Because it’s there

Joan Hershberger
Joan Hershberger

Men climb Mount Everest because it is there. Kids climb everything else for the same reason, which explains the ladder my daughter found on the patio table by the carport and her son Eli perched upon the roof.

She posted on Facebook, “You know you better brace yourself when your teenager has put a ladder on a table near the roof.” She posted pictures of the ladder and her son grinning down at her. She included pictures of him walking around the roof viewing the neighborhood. She concluded with a video of him entering the house through the window of the upstairs bathroom.

Good thing he has long legs and arms because he had a long stretch from the window to the floor. He leaned into the room, placed one hand on the closed commode, the other on the counter and angled himself into the room, reaching his knee across the sill down the wall to the floor and then lifted his other leg into the room.

“Was that your best idea ever?” his mom asked in the video.

He answered a breathless, bemused, “yeah…er….no.”

A few days later she posted a new picture of him laying on the peak over their carport on the day he earned a 100 on a math test.

Then, suddenly, the roof escapades ended. “I had to put a kibosh on ladder-use for minors after the girls started climbing, too. They were up there acting like it’s a block party.” She posted a picture of sisters and brother perched above the carport before she stored the ladder permanently.

That boy’s mind ascends the heights. He keeps pulling and pushing to find his limit, including grabbing the metal bar installed above his bedroom door. Better that than the door frame. Those teen muscles need movement and stress to develop along with his imagination and insight.

Before his sister’s soccer game at a hidden field, he discovered an abandoned, towering brick building. He and some others had to check out the three floors. Vultures lived on the third floor.

A bunch of concerned adults told the kids they had to to come out, or exploration would have continued. We watched the game before meeting at a food shack with picnic tables. We all parked in front of the three billboards that outlined the shallow parking lot. As we waited for our number to be called, the adults sat. The kids explored the area behind the billboards. They found an abandoned railroad track. “Let’s go to the railroad track! Look! There is a homeless colony!”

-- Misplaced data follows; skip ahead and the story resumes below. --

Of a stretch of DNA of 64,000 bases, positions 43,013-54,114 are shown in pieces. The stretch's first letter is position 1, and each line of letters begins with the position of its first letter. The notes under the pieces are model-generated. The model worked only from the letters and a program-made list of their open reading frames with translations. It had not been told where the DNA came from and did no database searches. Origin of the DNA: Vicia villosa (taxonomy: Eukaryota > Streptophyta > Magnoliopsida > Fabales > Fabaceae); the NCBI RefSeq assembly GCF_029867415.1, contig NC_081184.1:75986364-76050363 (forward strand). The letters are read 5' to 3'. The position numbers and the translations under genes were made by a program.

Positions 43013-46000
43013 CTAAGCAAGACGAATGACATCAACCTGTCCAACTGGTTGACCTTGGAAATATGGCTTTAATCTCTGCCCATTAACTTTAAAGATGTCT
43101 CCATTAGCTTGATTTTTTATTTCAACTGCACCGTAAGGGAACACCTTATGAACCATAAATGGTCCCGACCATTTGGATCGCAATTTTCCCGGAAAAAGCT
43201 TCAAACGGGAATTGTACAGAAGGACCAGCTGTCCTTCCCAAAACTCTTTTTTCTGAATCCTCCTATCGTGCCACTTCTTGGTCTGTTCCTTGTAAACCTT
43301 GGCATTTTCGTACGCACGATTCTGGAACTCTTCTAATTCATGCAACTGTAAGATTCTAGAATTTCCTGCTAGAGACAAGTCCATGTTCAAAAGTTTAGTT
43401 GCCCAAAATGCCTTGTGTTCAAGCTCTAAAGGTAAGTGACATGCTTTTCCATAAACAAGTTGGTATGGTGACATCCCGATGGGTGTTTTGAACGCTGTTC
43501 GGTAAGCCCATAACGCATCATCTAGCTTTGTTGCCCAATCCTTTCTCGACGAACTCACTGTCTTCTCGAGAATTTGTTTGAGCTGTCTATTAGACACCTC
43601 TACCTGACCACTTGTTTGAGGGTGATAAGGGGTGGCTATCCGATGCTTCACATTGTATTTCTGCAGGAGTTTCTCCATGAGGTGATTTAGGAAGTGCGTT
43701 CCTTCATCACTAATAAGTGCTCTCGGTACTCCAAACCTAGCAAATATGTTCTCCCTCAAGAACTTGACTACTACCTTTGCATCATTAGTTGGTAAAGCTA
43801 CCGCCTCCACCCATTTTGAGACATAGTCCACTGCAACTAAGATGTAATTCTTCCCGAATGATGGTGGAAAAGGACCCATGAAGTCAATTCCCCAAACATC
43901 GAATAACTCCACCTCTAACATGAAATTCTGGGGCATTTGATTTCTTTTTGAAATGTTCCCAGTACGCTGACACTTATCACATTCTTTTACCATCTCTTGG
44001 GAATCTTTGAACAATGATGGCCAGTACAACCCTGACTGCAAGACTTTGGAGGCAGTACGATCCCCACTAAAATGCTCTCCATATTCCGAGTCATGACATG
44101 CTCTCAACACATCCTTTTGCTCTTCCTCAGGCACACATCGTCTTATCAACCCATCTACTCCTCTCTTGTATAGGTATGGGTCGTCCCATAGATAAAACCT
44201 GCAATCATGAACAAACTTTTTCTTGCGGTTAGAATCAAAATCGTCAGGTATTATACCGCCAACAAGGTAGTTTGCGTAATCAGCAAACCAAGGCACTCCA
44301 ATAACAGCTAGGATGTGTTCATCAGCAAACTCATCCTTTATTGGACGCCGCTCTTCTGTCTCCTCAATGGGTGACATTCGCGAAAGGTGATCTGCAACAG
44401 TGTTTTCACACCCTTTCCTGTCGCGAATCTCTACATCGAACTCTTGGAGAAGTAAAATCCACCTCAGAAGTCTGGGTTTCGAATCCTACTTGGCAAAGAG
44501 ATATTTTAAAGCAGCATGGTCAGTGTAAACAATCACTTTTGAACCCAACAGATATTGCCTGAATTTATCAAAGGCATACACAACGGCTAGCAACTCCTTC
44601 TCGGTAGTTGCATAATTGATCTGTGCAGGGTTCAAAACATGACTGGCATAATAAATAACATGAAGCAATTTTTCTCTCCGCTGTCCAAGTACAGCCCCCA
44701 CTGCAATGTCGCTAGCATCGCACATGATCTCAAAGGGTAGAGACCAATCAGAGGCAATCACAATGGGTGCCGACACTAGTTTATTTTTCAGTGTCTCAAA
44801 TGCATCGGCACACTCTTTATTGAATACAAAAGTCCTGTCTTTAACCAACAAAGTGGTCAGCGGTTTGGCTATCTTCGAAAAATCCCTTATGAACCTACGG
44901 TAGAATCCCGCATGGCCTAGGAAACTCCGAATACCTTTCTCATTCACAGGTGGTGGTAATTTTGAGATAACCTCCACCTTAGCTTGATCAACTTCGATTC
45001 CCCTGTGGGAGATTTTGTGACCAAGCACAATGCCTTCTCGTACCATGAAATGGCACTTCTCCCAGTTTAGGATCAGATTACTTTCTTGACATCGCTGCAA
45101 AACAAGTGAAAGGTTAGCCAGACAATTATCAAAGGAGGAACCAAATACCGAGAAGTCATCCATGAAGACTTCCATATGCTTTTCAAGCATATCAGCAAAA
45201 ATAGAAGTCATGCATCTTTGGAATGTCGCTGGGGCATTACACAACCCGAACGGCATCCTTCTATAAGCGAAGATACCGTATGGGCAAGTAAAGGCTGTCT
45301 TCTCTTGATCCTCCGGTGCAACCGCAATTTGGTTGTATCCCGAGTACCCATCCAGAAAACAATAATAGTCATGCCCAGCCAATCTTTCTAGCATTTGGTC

Eli followed his sisters until he saw the ladder on the backside of the billboards. Soon, he called from behind the billboard, “Hey mom! I can go to the top. It’s safe.”

Give the lad a ladder and he will climb it - even if the end of the ladder hangs above the ground.

“No, you shouldn’t do that,” she said without looking.

He urged her, “Come. See the ladder.”

She went. I thought she kiboshed that idea until I saw Eli peering over the top of the billboard, casually leaning his arm on the top of the sign as he watched the traffic pass. He had found an access ladder that workers use to change the sign. Eli simply reached high and pulled himself to the first ledge, accessed the hidden ladder and began ascending places his sisters could not reach.

“One of the advantages of being tall,” his mom said and posted a picture of him smiling as he casually watched the traffic. Today a smile on the sign. Perhaps tomorrow a flag on top of Everest.

Joan Hershberger is a former staff writer for the El Dorado News-Times and author of “Twenty Gallons of Milk and other columns from the El Dorado News-Times.”

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